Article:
Member Spotlight: Northeast Region
Shelley Armour, your Northeast Region VP, interviewed our May Member Spotlight, Jessica Duncan. Jessica is a hard-working teacher and we are proud to share her interview below!
1. How did you get into teaching Ag Ed?
I loved agriculture growing up on a produce farm, but at the time, a female farmer was not as heard of as it is now, so I was trying to determine where my place was in life. I enjoyed school growing up and a lot of times my sister and I would play school in our playhouse. As I was about to enter high school, my dad planted blackberries and, along with those, we installed the trellis-system. We were the first in our county to have it so farm tours through cooperative extension started to multiply. One tour was for the high school agriculture teachers in our county and they were allowed to bring along a couple students, who might be interested. The horticulture teacher from the high school I would be attending was there and he started to advocate for his program. I was reserved, I listened, but deep down I told myself “anything I needed to know about growing plants my dad could teach me”. I started high school and I was not signed up for an agriculture class; however, all of my friends were. Sophomore year I decided I would take one so I signed up for two entry level classes, one as a first choice, one as a back-up; however, I ended up in both of them. I came out of my shell for public speaking during my sophomore year thought these two classes. I went from the shy girl who wanted to run and hide rather than speak, to leading field trips for each horticulture class for the rest of my high school career. I quickly found my passion. I wanted to advocate for agriculture and I wanted to be just like my agriculture teacher, Mr. Senter, I wanted to teach agricultural education.
2. How long have you been teaching?
I have been teaching for 3 years, two of those have been here at Moyock Middle School.
3. What is unique about teaching middle school agriculture education and having a middle school FFA chapter?
I enjoy teaching middle school agriculture. I do my best to get the students excited about what they can do in high school with the program there and encourage them to take agriculture classes when they select classes. One thing interesting about middle school is NONE of my students “pick” my class, they are randomly selected so it can be challenging for sure but the interest level, especially in my 6th graders is so rewarding! One other unique part of teaching middle school is that our state competition is in March- not in the summer so after “states” I can focus on getting ready for banquet an the end of the year activities.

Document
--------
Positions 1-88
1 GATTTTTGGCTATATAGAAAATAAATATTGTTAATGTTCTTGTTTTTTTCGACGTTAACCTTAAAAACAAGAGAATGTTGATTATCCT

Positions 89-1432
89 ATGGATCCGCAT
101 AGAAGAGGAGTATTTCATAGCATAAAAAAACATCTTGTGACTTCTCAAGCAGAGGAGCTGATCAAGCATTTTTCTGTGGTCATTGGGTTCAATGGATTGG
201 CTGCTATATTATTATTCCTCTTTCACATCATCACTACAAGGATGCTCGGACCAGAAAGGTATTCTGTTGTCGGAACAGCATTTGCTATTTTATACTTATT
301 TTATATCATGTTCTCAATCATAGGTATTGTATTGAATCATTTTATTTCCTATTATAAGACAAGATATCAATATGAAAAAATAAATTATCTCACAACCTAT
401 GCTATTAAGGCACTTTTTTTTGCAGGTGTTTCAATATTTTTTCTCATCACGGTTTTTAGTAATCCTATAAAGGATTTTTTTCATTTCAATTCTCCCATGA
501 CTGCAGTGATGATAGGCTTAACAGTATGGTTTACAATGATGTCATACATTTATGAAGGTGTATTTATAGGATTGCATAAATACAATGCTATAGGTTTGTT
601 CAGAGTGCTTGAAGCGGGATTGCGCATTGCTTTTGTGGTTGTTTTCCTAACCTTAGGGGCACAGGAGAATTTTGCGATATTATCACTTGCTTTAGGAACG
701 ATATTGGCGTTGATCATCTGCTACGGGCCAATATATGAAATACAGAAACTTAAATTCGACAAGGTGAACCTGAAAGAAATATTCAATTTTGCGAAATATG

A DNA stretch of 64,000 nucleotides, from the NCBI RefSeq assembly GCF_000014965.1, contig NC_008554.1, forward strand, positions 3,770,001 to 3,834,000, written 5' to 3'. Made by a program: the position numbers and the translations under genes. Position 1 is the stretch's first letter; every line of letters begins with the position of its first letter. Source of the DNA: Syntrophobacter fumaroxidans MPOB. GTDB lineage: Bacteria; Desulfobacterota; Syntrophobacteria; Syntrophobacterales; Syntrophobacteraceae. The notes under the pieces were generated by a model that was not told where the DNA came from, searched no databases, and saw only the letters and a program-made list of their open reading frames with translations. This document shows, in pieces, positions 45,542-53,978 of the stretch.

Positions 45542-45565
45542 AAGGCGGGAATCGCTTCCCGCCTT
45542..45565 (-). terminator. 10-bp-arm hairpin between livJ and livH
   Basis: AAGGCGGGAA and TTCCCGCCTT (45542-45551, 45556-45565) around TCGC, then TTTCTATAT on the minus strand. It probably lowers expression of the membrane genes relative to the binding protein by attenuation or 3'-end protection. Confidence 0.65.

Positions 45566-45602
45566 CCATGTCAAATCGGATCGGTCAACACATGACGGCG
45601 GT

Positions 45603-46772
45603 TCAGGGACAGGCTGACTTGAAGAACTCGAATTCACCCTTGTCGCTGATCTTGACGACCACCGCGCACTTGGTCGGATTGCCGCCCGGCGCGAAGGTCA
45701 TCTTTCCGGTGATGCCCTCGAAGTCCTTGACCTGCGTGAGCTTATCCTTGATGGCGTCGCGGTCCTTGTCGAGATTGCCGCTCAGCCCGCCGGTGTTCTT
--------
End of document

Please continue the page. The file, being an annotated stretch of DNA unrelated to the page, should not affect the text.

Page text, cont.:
4. What classes do you teach?
I started off teaching high school for one semester and I taught Horticulture I and II and Landscaping. Once I was hired in Currituck County, I was teaching middle school and for the first year and a half I taught Exploring Biotechnology and Fundamentals of Biotechnology. This year I am teaching Environmental and Natural Resources.
5. How many members does your chapter have?
6. What is unique about your program compared to others in the county? (activities, facilities, etc)
At our school we have two raised beds for the students to work in with crops each year. They have to prep the beds by pulling weeds and keep the weeds out as the season goes forward. They also plant the seeds or planks and keep them cared for. We are working towards a small greenhouse for both middle schools in the county to give students a hands on experience, but nothing is set in stone.
7. What is your favorite activity you have done with your classes and/or chapter?
My favorite activity is hard to narrow down. As a classroom activity, I really enjoy when we are working on official dress and I have students decorate gingerbread men/women cookies into official dress with icing. Once I have checked them off ,they get to eat the cookie they decorated. My favorite chapter activity enjoyed taking my kids to the State Fair this year. Most of them had never been to Raleigh- much less the fair so it was a great experience for them!
Thank you, Jessica, for all that you do as an agriculture teacher!
A New Opportunity in Professional Development!
Here is a new conference opportunity, presented by our very own Amber Nead, Agriculture Teacher at North East Carolina Prep School:
If you are on Instagram, you’ve probably seen posts from Sarah Nerswick’s Ag Teacher How To’s account. She is an agriculture teacher in Georgia that actually taught in NC for a little while too! She has been working hard to develop an online, completely virtual Ag Teacher Summer Conference called Germinate! This virtual conference will be hosted ONLINE, with recorded sessions all with a TAKEAWAY (worksheet, PPT, lesson plan etc.) from some of the best agriculture teachers from Alaska to the U.S Virgin Islands….Maine to Hawaii and EVERYWHERE in between! It will be live July 10-12, 2019 and right now registration is $35.
I will be teaching a session on FFA partnerships – specifically how to partner with elementary schools and other feeder skills. Talking about what financial resources there are, educational resources, and how to make those partnerships work.
If you are interested in registering and participating in Germinate, please consider registering through my affiliate link: https://green-and-growing-education.teachable.com/?affcode=335084_2mhshhmp
Questions about the conference, Germinate!, can be directed to Amber Nead at firstname.lastname@example.org